Our daughters connect more with an experience when they are involved in making the memories. The Man and I authentically praise their creations. Check out our tween’s picture of a Lokai Bracelet in front of the Dead Sea (below). The black bead holds mud from the Dead Sea! (The white bead holds water from Mount Everest.)
Allow teens to teach others.
On a tour with a large mixed-age group, our daughters taught *less electronically inclined* people how to access different tools on their phones and tablets, crop photos, AirDrop pictures, etc. Surprising friendships developed, new inside jokes started, and lots of laughter occurred!
Teen/Tween Travel Tip #5: Give Your Teen Responsibility
Compromise is an important relational skill. Our daughters are so much more agreeable to certain activities when they’ve had an opportunity to make plans and research places to eat and things to do. By researching activities in our budget range, they see why we sometimes choose to hike and go to a nice restaurant, and other times make sandwiches and rent a boat.
Adolescents are also capable of packing their own bags. We brainstorm together things we might need on a trip. One daughter will make her own list, and the other wings it. Important items such as charger cords, books, and shoes are double checked to be sure that they are packed. However, if enough underwear is not packed, then that child finds herself hand-washing them in the sink. We have worked around missing items, everyone survived, and those items were not forgotten on future trips!
Teen/Tween Travel Tip #6: Be Adventurous
Go zip lining, snorkeling, paddle boarding, horseback riding, etc. At the very least, everyone will be so focused and active that they will be exhausted at night. If the activity is something you’ve never done, you are also modeling a growth mindset as you learn, struggle, possibly fail, and keep trying.
Teen/Tween Travel Tip #7: Plan for downtime.
The Man and I have found that scheduling downtime is important for recovery and connection. We rent places with Wifi so that electronics can be used in common areas. Additionally, we often have separate rooms for retreat, watch movies at local theaters, and even just sit around and play card games. Adolescent brains and bodies are growing and changing so fast it is exhausting for them. Sometimes, they just need a low key day to recharge. And in complete honesty, our aging bodies need more rest as well!
Teen/Tween Travel Tip #8: Travel with Others
Whether you travel with extended family, friends, or a tour group, we find that other people lessen friction with teens. As their brains develop, the changes are physically and emotionally exhausting. At home, your teens can be physically separate from you. When you travel with others, they can still have separation by being around other people. Once, as a part of an Israel trip with our church, I looked across the 60 people and saw The Man preparing to lead our group, one daughter sitting with a fun loving widow, and the other daughter sitting with a nearly retired couple who pour love into our family. We were traveling as a family, but we created new relationships on that trip!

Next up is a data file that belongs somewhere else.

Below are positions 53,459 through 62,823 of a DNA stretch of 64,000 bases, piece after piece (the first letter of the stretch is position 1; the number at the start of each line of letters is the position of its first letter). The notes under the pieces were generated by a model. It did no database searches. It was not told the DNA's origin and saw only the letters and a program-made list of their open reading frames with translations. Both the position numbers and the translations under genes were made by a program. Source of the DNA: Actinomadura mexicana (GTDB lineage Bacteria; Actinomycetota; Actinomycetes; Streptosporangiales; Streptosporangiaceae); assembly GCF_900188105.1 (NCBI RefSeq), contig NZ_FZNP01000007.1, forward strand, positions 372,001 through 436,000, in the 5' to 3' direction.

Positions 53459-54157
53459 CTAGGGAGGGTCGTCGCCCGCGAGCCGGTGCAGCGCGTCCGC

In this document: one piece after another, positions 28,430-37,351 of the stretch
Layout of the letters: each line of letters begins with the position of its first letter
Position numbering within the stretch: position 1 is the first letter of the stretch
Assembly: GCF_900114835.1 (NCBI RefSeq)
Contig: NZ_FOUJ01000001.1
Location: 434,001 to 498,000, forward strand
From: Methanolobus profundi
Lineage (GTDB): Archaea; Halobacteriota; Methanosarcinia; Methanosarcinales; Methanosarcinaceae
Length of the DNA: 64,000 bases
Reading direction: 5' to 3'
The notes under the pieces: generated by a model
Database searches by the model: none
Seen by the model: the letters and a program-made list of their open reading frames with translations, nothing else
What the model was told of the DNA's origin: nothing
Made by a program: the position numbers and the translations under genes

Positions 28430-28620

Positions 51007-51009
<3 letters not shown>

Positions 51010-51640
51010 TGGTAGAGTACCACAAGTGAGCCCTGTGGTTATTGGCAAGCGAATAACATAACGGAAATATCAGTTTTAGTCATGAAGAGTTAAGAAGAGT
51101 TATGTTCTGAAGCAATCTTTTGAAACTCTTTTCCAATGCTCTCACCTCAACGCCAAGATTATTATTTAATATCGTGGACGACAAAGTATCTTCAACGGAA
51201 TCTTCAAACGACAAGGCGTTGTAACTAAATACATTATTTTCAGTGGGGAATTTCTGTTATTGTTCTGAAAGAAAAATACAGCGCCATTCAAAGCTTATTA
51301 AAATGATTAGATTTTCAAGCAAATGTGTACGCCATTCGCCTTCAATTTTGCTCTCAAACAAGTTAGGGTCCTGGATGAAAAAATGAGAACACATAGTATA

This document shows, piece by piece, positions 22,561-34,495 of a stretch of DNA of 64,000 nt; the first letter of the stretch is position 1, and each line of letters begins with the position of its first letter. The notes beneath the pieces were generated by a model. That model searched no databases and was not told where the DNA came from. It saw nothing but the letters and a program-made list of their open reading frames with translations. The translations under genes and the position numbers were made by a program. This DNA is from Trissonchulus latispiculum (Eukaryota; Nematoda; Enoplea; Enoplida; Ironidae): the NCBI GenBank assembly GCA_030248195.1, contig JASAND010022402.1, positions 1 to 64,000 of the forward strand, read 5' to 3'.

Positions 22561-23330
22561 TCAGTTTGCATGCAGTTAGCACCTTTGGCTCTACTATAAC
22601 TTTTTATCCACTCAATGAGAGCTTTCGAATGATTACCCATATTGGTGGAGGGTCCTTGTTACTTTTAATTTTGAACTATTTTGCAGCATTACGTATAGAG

Teen/TweenTravel Tip #9: Travel is expensive. Think outside-the-box to make it more affordable.
Volunteer in foreign countries.
Our church covers Youth expenses so that they can participate in mission trips. Our experience is that our family connects with locals as we serve them. We also develop a new “family” with other church members due to our shared experiences. As a bonus, we include fun days such as kayaking in a lake surrounded by volcanoes, cave tubing, snorkeling over reefs, and ziplining across waterfalls.
Do a search for “volunteer abroad.” Different organizations offer scholarships and affordable programs for volunteering in other countries.
Lead educational tours.
Often the leader can bring a free traveler for every “X” number of additional travelers.
Make a Budget
Yes, the word “budget” sounds “un-fun,” but it creates boundaries, priorities, and peace. Save money to pay for the trip ahead of time. Our daughters love to research activities and restaurants. By determining the approximate cost, we know how much to save and our girls are much more agreeable to activities they’ve helped plan.
Parents, what have you learned in your travels with teens (and tweens)? Please scroll (waaaaay down!) and share your experiences with us!